I was reading Robert Knox's Theory of Excitons and I came across a certain statement that I have trouble reconciling, both mathematically and conceptually. The context concerns the electronic structure description by a Hamiltonian that includes terms akin to the Kohn-Sham equation. I'm familiar with this but then the author discusses the approximations to the wavefunction itself - apart from the well-known Hartree-Fock solutions. The two approximations are:

a) A tight-binding-esque wavefunction wherein one writes it down as an atomic function $ \psi_{lr} $ where l is a set of atomic quantum numbers and R is one of the lattice sites where $ \psi_{lr} $ is centered

b) A bloch state $ \psi_{nk} $ where n is a band index and k runs over the entire Brillouin zone

I am familiar with both models - With the tight-binding model, you have localized orbitals whereas with the bloch state, it is distributed uniformly over the crystal. The author then says that

In a crystal consisting of atoms in closed shells, the ground state is identical in the two schemes. This holds in the formal sense: if from a set of localized states, one constructs Bloch states, $$ \psi_{lk} = N^{-1/2} \sum_{R}e^{ik.R} \psi_{lR}(r) $$

The author goes on to say that the determinantal functions (basically a many-particle wavefunction written as a Hartree product) of the two are identical:

$ \psi_{lk_{1}\alpha}(r_1)\psi_{lk_{1}\beta}(r_2)..\psi_{lk_{N}\beta}(r_2N) $

$ \psi_{lR_{1}\alpha}(r_1)\psi_{lR_{1}\beta}(r_2)..\psi_{lR_{N}\beta}(r_2N) $

Here $\alpha$ and $\beta$ (I assume) run over spins -1/2 and +1/2, and the system has 2N valence electrons.

The justification , directly quoted from the author is: Once these two equations are written as determinants, and noting the elements form matrices related by simple multiplication by a unitary matrix ($U_{pq} = N^{-1/2}e^{ik_{p}.R_{q}}$) whose determinant is unity.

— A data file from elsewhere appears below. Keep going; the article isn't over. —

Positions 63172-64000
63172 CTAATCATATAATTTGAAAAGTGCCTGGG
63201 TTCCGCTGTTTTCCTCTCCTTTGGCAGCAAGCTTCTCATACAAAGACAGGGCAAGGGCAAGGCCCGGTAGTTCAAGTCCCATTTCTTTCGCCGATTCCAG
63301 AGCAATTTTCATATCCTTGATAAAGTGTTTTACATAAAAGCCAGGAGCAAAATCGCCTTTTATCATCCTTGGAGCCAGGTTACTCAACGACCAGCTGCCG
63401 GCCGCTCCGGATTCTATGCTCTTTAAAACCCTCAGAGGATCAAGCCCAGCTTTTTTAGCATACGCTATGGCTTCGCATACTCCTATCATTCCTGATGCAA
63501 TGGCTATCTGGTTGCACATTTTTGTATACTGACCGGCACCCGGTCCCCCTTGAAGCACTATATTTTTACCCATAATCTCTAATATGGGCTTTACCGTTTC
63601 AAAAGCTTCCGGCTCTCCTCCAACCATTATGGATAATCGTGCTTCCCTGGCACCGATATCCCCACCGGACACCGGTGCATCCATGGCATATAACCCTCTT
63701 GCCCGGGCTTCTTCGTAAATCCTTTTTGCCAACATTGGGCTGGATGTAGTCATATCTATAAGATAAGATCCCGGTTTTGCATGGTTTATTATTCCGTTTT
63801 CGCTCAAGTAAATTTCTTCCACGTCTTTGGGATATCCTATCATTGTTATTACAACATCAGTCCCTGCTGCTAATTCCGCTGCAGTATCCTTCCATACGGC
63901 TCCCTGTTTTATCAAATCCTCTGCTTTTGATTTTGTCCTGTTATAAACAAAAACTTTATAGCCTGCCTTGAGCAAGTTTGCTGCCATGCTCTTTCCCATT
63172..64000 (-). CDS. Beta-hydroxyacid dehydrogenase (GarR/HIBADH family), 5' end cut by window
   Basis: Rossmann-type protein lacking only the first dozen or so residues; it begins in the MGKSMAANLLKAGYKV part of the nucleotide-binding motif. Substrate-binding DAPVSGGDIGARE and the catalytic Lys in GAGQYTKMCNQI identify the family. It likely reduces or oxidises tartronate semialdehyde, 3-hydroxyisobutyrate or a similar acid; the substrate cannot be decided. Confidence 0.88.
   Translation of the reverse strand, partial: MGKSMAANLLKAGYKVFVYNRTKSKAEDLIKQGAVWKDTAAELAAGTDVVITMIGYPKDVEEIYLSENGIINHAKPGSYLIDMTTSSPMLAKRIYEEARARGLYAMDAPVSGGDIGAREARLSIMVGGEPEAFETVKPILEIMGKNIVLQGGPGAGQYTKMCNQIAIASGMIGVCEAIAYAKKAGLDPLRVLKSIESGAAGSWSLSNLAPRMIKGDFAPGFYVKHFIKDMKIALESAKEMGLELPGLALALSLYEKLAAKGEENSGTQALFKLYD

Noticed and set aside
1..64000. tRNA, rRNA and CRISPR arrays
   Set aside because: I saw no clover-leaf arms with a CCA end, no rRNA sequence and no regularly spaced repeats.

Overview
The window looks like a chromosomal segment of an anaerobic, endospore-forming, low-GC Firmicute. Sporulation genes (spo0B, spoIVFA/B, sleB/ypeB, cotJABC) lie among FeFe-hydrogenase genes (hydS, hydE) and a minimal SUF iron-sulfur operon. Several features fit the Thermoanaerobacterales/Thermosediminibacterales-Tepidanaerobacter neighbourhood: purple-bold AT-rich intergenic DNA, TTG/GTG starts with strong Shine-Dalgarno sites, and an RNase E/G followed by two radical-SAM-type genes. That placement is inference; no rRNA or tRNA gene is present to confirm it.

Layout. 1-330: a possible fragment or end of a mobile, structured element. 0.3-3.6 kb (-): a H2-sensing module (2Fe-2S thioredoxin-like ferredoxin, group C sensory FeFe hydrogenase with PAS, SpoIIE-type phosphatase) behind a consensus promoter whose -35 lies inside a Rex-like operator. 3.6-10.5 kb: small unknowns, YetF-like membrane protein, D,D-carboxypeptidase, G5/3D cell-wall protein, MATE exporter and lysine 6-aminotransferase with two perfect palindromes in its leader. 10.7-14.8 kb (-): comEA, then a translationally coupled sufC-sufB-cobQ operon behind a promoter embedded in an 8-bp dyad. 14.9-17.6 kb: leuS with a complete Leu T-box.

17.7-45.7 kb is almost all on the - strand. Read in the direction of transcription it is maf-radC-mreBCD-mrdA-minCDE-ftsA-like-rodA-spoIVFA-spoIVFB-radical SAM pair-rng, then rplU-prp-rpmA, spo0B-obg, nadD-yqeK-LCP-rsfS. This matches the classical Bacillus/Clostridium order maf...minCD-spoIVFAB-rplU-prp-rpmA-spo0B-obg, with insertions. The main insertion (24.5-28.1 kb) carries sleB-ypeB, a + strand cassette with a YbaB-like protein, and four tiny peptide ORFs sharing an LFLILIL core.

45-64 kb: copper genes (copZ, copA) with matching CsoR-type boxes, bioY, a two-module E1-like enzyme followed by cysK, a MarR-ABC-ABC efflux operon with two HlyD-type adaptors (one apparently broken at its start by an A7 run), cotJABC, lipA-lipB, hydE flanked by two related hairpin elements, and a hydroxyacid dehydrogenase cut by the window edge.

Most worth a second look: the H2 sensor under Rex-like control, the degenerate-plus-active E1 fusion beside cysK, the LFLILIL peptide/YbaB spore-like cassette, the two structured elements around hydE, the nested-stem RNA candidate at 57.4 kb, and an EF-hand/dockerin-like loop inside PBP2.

I have trouble understanding how both these schemes are the same in this context and would be grateful if anyone could break it down for me.

  • $\begingroup$ The two wave functions are related by a unitary transformation. $\endgroup$
    – my2cts
    Commented Jan 12, 2021 at 10:27
  • $\begingroup$ So basically, rotating one basis set yields the other? @my2cts and hence they are equivalent, is the reasoning? $\endgroup$
    – user285482
    Commented Jan 12, 2021 at 18:29

1 Answer 1


Bloch functions are the eigenstates of an electron in a spatially periodic potential, such as that of a crystal lattice: $$ \psi(\mathbf{r}) = e^{i\mathbf{k}\mathbf{r}}u(\mathbf{r}). $$ That the eigenstates in a crystal have the form of the Bloch states can be shown by quite general symmetry arguments. However, thsi leaves undefined the periodic part of the Bloch states - $u(\mathbf{r})$. There exist approximate methods for calculating these function, one of which is the tight-binding approximation.

In the tight-binding approximation one starts with localized orbitals (or Wannier states), which are coupled via hopping. Solving the tight-binding Hamiltonian results in the Bloch states, expressed in terms of these orbitals and the hopping matrix elements.

Wannier states are a special choice of localized orbitals which are orthogonal among themselves (for different atoms), that is the tight-binding hopping matrix elements are zero. Thus, Wannier states are just linear combinations of Bloch states and vice versa (however, Wannier states are not eigenstates of the Hamiltonian).

The many-particle states are the Slater determinants of one-particle states, which can be written in either basis. Knox's choice is thus to use for developing exciton tehory a basis, which is not the eigenbasis of non-interacting Hamiltonian (i.e., without Coulomb interaction).

  • $\begingroup$ Thank you for the answer. I am still a bit iffy on the main premise listed in the question. I guess it might be because I'm reading between the lines. Knox states that these two basis sets are equivalent for the ground state in the case of atoms in closed shells. Can you explain a bit on the extra qualifier? $\endgroup$
    – user285482
    Commented Jan 12, 2021 at 18:31

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